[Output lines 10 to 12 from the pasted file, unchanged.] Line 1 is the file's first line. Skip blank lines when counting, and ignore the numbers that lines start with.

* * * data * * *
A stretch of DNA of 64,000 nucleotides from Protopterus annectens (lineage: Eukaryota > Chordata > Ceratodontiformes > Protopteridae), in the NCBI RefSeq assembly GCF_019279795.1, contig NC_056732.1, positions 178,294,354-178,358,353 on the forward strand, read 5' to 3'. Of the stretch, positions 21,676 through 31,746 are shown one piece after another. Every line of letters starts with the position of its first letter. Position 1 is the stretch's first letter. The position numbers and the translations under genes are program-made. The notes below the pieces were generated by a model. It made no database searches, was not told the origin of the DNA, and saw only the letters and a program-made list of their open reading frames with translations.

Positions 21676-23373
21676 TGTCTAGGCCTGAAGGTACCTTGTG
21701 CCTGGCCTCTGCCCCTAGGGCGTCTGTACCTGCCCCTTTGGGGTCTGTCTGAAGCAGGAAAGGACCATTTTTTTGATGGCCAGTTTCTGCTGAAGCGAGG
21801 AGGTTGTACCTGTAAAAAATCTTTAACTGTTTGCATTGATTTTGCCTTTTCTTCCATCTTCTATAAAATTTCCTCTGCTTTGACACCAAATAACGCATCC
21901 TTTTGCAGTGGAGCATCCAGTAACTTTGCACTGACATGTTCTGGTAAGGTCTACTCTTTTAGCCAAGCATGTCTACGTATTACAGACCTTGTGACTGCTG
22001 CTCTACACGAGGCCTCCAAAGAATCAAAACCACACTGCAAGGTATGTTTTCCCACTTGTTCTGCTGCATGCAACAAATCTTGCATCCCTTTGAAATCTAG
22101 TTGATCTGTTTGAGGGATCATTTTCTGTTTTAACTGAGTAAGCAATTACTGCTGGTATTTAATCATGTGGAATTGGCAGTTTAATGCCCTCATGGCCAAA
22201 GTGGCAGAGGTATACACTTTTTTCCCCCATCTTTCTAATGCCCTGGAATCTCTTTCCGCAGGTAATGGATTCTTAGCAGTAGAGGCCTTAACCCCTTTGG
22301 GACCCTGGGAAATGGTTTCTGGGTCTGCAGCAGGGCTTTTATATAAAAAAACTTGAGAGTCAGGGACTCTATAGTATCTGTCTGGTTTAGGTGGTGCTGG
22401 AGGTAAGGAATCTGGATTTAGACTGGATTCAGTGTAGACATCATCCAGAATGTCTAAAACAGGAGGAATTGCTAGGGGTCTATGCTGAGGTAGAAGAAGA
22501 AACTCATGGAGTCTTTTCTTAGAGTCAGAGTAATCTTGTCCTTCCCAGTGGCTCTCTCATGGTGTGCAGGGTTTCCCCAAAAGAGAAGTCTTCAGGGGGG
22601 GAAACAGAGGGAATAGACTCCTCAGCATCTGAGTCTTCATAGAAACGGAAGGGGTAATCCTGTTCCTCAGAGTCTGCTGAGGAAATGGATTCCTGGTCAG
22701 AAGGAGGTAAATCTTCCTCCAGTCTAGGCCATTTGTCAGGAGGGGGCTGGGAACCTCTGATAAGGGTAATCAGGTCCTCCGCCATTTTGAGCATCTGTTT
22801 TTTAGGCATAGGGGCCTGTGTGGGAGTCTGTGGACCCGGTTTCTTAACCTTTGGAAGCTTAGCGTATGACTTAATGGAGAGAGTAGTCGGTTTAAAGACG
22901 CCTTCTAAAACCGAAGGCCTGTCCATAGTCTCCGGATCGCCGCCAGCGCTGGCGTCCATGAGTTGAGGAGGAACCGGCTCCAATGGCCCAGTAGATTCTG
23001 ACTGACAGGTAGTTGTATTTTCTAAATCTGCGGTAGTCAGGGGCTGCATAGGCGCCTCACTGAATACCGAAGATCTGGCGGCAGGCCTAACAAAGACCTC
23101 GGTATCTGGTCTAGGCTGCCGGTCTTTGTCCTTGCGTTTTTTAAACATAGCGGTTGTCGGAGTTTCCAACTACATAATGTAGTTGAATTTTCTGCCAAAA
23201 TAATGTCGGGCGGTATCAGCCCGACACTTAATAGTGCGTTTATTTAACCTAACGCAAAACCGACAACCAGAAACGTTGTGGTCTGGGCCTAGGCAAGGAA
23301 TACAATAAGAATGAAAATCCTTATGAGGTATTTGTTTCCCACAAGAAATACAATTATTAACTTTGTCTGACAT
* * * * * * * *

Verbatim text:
22301 GACCCTGGGAAATGGTTTCTGGGTCTGCAGCAGGGCTTTTATATAAAAAAACTTGAGAGTCAGGGACTCTATAGTATCTGTCTGGTTTAGGTGGTGCTGG
22401 AGGTAAGGAATCTGGATTTAGACTGGATTCAGTGTAGACATCATCCAGAATGTCTAAAACAGGAGGAATTGCTAGGGGTCTATGCTGAGGTAGAAGAAGA
22501 AACTCATGGAGTCTTTTCTTAGAGTCAGAGTAATCTTGTCCTTCCCAGTGGCTCTCTCATGGTGTGCAGGGTTTCCCCAAAAGAGAAGTCTTCAGGGGGG